Emmy-Noether-Project "Bridging Geodesy and Seismology"

Characterization of small local noise sources with array seismology

Ritter, J. R. R. and H. Sudhaus (2007)

Near Surface Geophysics 5(4): 253-261.

DOI: 10.3997/1873-0604.2007007

earthdoc.org
 

Abstract:

Seismic noise is often regarded as a stochastic, incoherent and unwanted signal. However, at a closer look, noise also contains coherent signals which can be used to characterize its sources and/ or the subsurface.

Here, we propose the use of array seismological methods for engineering purposes to locate and identify small, local noise sources. A detailed knowledge of noise sources enables appropriate measures to be taken to mitigate unwanted noise effects.

As a case study, we report results from a temporary array of ten seismic broadband stations which were installed at the building site of a high-precision physics laboratory.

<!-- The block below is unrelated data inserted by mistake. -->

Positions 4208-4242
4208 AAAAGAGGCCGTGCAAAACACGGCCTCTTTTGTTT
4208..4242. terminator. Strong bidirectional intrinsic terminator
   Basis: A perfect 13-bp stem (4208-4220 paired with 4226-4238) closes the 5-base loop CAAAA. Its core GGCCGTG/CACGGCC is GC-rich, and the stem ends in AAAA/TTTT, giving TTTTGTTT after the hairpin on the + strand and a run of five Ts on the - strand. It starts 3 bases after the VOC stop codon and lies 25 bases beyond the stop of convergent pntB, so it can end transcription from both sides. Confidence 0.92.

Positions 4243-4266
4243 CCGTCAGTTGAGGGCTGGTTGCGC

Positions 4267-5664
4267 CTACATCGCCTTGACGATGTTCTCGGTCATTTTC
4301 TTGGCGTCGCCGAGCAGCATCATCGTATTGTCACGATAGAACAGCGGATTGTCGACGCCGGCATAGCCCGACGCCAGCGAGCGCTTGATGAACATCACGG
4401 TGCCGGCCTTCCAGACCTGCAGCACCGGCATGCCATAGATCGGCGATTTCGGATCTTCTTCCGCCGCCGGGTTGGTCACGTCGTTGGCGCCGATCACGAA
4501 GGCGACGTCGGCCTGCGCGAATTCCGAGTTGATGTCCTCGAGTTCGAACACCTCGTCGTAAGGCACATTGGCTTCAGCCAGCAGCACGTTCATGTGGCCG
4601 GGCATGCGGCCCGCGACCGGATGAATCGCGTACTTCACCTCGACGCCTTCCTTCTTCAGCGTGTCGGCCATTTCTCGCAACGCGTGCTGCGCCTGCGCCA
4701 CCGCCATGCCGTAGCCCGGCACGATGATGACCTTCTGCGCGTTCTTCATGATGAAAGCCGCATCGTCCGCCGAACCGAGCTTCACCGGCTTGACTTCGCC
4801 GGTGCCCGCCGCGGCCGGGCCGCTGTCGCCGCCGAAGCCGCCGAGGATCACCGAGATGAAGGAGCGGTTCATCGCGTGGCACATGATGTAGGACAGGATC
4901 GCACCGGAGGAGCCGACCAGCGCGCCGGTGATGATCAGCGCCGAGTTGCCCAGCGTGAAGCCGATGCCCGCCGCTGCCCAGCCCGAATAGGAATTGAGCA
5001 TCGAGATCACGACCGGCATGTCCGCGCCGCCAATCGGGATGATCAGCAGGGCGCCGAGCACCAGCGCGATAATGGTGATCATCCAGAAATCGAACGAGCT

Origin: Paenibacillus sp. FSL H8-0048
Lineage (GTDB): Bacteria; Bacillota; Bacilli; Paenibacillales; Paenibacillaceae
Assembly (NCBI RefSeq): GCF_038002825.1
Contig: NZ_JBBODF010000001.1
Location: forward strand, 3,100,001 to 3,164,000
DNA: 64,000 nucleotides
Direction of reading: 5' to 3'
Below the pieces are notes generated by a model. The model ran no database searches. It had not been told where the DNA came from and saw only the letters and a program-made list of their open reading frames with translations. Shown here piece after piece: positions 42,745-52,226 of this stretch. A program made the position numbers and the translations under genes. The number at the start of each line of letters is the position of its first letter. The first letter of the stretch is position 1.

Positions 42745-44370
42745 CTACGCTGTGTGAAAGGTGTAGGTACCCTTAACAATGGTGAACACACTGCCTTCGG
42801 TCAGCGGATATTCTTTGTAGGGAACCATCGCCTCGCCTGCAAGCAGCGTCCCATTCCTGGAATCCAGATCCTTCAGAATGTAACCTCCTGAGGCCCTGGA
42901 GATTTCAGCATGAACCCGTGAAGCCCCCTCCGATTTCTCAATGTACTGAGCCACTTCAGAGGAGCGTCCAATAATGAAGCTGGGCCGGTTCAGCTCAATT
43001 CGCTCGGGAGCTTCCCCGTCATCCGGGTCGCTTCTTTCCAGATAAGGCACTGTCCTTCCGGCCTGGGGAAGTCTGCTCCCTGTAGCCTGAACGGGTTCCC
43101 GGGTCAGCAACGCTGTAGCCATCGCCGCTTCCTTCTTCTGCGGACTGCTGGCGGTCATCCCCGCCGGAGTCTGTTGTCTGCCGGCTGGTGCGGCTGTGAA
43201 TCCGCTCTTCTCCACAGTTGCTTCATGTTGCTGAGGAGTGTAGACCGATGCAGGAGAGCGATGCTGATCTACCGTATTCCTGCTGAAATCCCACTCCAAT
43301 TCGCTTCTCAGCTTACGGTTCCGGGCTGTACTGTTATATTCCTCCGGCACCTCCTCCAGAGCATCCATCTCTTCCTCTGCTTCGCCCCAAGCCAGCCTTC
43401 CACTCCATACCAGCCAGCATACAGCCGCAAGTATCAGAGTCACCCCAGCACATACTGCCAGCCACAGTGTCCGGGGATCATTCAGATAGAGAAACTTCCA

Standard analyses of power spectra and amplitude measurements indicate that the highest noise amplitudes are caused by heavy trucks passing by. Burst-like coherent waves, excited by vehicles, appear to have a recurring pattern. Using array techniques, we were able to measure the slowness and backazimuth of the coherent arrivals.

These could be identified as Rayleigh waves generated at small pot-holes and bumps of a near-by road and were found to propagate with a speed of 130–200 m/s.

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